A couple days ago I found myself in a pitch black hut in Mexico sitting in front of a pit filled with burning lava rocks. Four other people joined with me, including a shaman who continually threw water and herbs into the burning pit, creating a sauna effect that caused us to sweat profusely. The Mayans created this experience, the Temazcal, to recreate being inside the womb. I felt everything in my mind and body weaken and become weightless from the heat.
The shaman asked us to imagine the moments of our childhood, leading to our juvenile selves, into adulthood. I realized that throughout my life, drawing, stories, and art had been the central vein running through everything. The dream and purpose of it all was to make a living out of drawing. In the dark I saw the embodiment of myself, of all that I’ve strived for, and with that an overwhelming sense of gratitude.
A year ago I started my own business, Krystal Lauk Studios. As an independent Illustrator and Designer, I had the opportunity to work with some of the most prominent tech companies in town, prestigious organizations, notable publications, and bright eyed startups. One project after another confirmed the validation that, yes, I am making a living out of drawing.
But what’s next?
Then one day, an email popped into my inbox, inviting me to apply for a full time Illustrator position for Google Play. That email turned into phone calls that turned into an onsite meeting- which then turned into a job offer. It’s funny how quickly opportunities manifest themselves, and before you know it, your life begins a whole new direction.
I begin my new role working with Google June 6th, 2016!
Growing up, people often told me that illustration is a dying industry. I had professors in university tell me that the farthest your illustration career may go would be a few sparse gigs alongside your Starbucks barista job. What was never accounted for was the unlikely industry that would create a golden age for illustration- the technology sector. Google, one of the most prominent companies in the word understands illustration as a limitless communication and experience tool. Illustration helps solve the great challenge of bringing genuine and delightful experiences into technology.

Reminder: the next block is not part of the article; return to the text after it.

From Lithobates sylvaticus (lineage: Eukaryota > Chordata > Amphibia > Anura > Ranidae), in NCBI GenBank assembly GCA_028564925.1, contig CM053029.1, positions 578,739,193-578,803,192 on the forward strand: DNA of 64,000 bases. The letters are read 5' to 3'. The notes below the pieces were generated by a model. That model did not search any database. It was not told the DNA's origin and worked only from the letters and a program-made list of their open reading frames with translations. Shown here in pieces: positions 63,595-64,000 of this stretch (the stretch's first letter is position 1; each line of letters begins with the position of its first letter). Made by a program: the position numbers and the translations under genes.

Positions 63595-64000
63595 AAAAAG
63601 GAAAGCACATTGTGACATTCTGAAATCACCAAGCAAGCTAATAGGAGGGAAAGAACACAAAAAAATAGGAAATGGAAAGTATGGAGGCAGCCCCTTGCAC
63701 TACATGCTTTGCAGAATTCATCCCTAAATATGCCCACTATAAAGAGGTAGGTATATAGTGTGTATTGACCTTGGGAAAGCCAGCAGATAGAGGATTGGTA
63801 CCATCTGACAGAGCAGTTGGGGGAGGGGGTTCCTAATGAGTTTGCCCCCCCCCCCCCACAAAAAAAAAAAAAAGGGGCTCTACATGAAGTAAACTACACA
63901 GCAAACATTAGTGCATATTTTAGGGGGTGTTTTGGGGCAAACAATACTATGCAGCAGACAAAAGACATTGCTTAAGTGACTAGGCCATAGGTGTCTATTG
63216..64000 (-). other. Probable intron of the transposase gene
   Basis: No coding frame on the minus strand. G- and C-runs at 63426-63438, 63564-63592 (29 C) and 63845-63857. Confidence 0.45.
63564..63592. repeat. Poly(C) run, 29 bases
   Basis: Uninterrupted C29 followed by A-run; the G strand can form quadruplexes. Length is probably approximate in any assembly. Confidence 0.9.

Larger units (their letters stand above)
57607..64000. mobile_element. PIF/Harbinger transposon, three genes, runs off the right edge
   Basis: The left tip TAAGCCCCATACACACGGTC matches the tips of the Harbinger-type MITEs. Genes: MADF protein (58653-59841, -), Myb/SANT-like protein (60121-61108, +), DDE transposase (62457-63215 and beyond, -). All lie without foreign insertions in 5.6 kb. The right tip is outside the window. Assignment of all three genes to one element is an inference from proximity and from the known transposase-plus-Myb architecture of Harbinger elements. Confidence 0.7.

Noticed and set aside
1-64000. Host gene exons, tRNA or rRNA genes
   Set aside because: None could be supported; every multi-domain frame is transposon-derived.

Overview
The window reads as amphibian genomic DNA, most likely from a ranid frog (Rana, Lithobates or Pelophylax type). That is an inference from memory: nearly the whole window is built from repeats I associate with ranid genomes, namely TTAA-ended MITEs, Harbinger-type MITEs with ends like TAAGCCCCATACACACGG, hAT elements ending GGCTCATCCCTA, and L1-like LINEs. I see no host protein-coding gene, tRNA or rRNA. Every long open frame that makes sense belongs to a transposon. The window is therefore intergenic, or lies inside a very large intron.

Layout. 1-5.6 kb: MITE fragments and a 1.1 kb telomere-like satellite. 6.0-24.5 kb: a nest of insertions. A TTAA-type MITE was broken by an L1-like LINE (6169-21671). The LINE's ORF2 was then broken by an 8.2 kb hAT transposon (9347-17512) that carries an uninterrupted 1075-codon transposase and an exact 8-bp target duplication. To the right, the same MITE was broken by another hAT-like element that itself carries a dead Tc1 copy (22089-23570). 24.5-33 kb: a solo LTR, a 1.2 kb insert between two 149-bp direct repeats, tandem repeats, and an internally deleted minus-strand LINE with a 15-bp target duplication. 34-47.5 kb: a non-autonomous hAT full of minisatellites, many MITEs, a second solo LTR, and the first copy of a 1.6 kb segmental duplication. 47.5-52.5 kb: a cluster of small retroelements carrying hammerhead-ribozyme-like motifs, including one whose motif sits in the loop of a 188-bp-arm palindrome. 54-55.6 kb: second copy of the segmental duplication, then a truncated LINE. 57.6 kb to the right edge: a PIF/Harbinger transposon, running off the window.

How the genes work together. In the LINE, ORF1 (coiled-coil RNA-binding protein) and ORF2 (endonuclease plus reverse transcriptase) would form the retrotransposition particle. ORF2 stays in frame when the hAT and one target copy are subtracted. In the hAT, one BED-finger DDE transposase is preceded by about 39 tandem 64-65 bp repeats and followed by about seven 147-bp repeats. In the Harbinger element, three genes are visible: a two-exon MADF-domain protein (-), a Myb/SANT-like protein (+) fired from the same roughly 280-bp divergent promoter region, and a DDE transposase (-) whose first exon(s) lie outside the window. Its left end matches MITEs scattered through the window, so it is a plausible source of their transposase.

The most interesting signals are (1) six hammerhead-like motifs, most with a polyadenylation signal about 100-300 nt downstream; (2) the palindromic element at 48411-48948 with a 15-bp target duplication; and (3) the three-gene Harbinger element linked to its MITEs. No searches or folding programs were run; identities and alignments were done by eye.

It’s an obvious statement that technology has changed every facet of modern society. Countless services and products have moved to our screens, changing the way we interact, the way we consume, and the way we go about our daily lives. Many of our experiences (about 5 hours a day) exist in a 5 inch space. UI/UX design serves to make these experiences fluid and intuitive through understanding human behavior, but what about human emotion?
Illustration serves as a tool to communicate anything that can be imagined, anything that can be felt, any complex concept, and any narrative. From human hand to human eye, the experience feels genuine, relatable, hand crafted, and sincere. As our lives become more and more inundated with all things digital, those aspects play so much importance into what it means to be human.
Like most children, I grew up with a lot of illustrated storybooks. These books connected us, they crossed generations, and they defined the first perspectives of how we see the world.
Like many teenagers, I spent hours daydreaming into album cover artwork as the accompanying songs riveted through my soul. The experience guided our newfound tastes and shaped the identity of our juvenile selves.
Throughout time we are imprinted with visuals that come to define us. These days our illustrated storybooks exist largely on tablets, and our music albums exist in services like Google Play. Illustration and technology help enrich experiences in new ways, but in tandem the foundation remains unchanged. It helps create moments that ground us to our earliest selves, invite us to play, push our imaginations, and introduce us to new concepts. As we move forward into our brave new world, illustration helps bring us full circle.